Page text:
A blog statistics plugin has been announced at wordpress.com that allows you to have wordpress.com style stats on your own, self-hosted WordPress blog. Before we go any further, he’s a glance at the simple, efficient stats that await you:
The Automattic stats plugin available at wordpress.org is real easy to install. You download it, upload the stats.php file to your “plugins” directory on your WordPress blog, and activate it. The plugin will then tell you that you need an API key for it to function. If you have an API key for akismet on your blog, you can use the same key for the automattic stats plugin. If you don’t have an API key, you can get one here. You just sign up as a user at wordpress.com and when you activate the account you get an email with the API key.
Once the plugin is installed, you get an extra tab on your blog’s Dashboard, and a half hour later, you can see the wonderful stats, the same way you see it on WordPress.com blogs. Besides the graph showing the number of visitors for the past month, there is also details regarding referrers, popular posts, popular exit links and incoming links – that’s about all the stats I care to know about my blog. Here’s the full screen of stats, for the Ubuntu Blog:
Now here’s the irony in all this: The day after I rekindled this blog, I decided that the first time-intensive article I will do would be one comparing different free blog/website statistics tools available out there. So I installed OneStat Free, Statisfy, Add Free Stats, HitTail, 103 bees, Extreme Stats, GoStats, ActiveMeter, StatCounter, Google Analytics, and Reinvigorate. I thought I’d let them run for a month or so and then compare them, all for your benefit. I left out mint, which seems to be popular among bloggers since I don’t have an expendable $30 to plunk down for fancy stats. I also left out sitemeter since they seem to add 3rd party tracking cookies that may violate browsers’ privacy.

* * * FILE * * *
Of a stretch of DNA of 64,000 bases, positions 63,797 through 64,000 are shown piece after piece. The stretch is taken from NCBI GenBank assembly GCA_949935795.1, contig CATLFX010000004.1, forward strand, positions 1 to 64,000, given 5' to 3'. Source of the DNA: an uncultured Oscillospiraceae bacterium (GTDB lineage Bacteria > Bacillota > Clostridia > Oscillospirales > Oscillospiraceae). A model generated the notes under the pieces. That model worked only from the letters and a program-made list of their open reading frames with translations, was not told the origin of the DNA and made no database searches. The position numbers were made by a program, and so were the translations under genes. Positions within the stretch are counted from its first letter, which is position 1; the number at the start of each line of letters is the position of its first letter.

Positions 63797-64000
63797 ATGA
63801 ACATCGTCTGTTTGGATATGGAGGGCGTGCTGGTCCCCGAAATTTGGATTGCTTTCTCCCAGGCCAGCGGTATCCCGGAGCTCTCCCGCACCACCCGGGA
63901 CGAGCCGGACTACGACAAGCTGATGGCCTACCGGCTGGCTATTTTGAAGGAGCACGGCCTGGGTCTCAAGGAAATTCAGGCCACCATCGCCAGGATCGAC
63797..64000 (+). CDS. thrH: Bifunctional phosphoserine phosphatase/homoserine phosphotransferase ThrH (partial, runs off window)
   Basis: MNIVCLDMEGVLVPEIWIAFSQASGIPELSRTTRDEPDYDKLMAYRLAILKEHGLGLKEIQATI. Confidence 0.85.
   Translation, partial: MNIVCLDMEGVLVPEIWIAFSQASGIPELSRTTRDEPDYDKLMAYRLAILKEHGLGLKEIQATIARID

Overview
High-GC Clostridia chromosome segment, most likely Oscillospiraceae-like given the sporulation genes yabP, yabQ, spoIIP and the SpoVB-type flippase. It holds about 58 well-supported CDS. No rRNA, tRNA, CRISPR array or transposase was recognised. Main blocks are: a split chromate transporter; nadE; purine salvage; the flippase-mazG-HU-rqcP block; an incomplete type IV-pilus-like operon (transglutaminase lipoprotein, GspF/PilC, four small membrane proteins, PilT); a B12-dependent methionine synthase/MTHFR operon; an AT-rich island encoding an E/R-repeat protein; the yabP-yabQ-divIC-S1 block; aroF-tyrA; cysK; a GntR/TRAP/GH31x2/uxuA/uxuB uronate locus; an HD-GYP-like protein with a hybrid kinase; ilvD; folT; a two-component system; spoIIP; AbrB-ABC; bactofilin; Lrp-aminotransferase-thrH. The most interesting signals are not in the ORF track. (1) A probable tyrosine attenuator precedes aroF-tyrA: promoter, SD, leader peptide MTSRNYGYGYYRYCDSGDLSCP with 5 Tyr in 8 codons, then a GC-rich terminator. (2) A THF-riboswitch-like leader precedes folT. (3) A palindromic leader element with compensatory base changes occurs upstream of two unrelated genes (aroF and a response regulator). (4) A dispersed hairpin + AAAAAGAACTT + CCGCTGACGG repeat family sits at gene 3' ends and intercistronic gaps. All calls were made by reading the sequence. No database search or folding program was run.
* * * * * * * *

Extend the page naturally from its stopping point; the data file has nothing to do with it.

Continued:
I might as well go ahead and do it – in spite of the wordpress.com automattic stats plugin being available – I think there will be some merit in comparing these alternatives. I want to decide which stat tools to use and stick with them. Now I can compare these, and the wordpress.com stats, and find the best.